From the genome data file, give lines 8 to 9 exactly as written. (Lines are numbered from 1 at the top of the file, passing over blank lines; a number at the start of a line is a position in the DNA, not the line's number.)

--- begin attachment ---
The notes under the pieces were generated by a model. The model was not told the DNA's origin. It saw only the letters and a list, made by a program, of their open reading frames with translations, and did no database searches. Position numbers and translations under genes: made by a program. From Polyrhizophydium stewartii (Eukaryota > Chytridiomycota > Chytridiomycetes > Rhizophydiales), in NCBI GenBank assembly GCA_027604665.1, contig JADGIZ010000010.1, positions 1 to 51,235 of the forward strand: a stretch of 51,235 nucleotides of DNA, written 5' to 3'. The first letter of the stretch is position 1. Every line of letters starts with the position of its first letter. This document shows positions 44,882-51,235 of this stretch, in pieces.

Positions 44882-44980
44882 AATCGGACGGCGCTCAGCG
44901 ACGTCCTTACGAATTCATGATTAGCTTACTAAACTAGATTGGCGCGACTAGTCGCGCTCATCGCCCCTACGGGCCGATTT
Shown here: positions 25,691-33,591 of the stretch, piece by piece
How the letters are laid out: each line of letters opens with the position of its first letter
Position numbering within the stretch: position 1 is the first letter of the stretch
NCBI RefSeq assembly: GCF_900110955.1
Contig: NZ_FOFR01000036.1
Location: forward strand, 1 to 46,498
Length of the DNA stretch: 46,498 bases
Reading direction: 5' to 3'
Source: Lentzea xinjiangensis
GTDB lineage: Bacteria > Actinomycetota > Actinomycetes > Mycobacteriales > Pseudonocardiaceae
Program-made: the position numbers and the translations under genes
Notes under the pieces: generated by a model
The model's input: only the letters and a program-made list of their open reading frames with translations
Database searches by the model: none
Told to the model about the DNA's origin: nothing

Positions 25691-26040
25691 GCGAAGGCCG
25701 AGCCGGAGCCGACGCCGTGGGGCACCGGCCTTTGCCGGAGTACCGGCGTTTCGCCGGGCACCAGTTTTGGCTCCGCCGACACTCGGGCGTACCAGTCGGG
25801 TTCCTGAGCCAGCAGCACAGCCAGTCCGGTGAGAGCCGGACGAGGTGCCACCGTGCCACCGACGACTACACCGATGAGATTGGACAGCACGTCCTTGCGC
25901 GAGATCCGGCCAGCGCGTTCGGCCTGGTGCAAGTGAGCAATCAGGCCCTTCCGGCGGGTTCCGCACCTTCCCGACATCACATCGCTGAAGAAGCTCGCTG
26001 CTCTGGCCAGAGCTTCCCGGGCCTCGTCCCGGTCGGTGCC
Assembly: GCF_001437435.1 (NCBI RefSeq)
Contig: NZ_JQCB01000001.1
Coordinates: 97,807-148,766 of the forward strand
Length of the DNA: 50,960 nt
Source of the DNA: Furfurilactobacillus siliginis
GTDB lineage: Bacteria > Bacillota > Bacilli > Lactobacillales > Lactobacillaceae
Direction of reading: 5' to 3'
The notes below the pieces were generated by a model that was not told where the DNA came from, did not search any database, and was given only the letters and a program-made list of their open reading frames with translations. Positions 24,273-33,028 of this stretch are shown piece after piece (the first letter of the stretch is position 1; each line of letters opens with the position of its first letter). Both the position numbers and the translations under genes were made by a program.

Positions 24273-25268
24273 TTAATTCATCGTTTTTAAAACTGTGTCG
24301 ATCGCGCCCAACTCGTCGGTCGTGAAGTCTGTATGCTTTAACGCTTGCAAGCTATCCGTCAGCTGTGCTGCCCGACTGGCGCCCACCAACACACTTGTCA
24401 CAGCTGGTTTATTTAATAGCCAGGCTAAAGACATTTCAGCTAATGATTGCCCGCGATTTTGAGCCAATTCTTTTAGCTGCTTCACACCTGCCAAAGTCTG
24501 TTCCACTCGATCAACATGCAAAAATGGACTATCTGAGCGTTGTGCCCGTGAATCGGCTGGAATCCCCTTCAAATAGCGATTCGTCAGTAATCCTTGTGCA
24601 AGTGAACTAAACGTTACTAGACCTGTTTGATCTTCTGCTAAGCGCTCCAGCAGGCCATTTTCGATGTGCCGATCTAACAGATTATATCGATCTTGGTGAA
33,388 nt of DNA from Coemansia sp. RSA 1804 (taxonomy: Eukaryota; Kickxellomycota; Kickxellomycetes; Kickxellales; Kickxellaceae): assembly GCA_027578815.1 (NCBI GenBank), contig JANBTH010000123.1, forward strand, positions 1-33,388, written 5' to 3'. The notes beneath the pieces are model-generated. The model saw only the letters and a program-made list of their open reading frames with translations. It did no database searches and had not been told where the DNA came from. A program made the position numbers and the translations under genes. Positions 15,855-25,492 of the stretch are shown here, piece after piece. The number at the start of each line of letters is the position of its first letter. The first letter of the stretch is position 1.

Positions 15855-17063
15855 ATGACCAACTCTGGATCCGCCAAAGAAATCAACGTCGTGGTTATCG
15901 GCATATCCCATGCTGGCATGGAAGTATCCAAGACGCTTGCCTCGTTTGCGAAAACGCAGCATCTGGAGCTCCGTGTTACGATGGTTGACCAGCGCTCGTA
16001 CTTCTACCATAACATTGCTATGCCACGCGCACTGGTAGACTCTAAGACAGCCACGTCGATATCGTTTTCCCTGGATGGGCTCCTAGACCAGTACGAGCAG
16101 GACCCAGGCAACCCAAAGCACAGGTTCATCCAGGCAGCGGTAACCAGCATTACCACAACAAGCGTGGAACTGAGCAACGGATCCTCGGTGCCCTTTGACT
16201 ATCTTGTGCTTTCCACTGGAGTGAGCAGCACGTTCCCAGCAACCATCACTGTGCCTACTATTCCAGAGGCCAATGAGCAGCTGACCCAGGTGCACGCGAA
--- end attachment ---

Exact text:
NCBI RefSeq assembly: GCF_900110955.1
Contig: NZ_FOFR01000036.1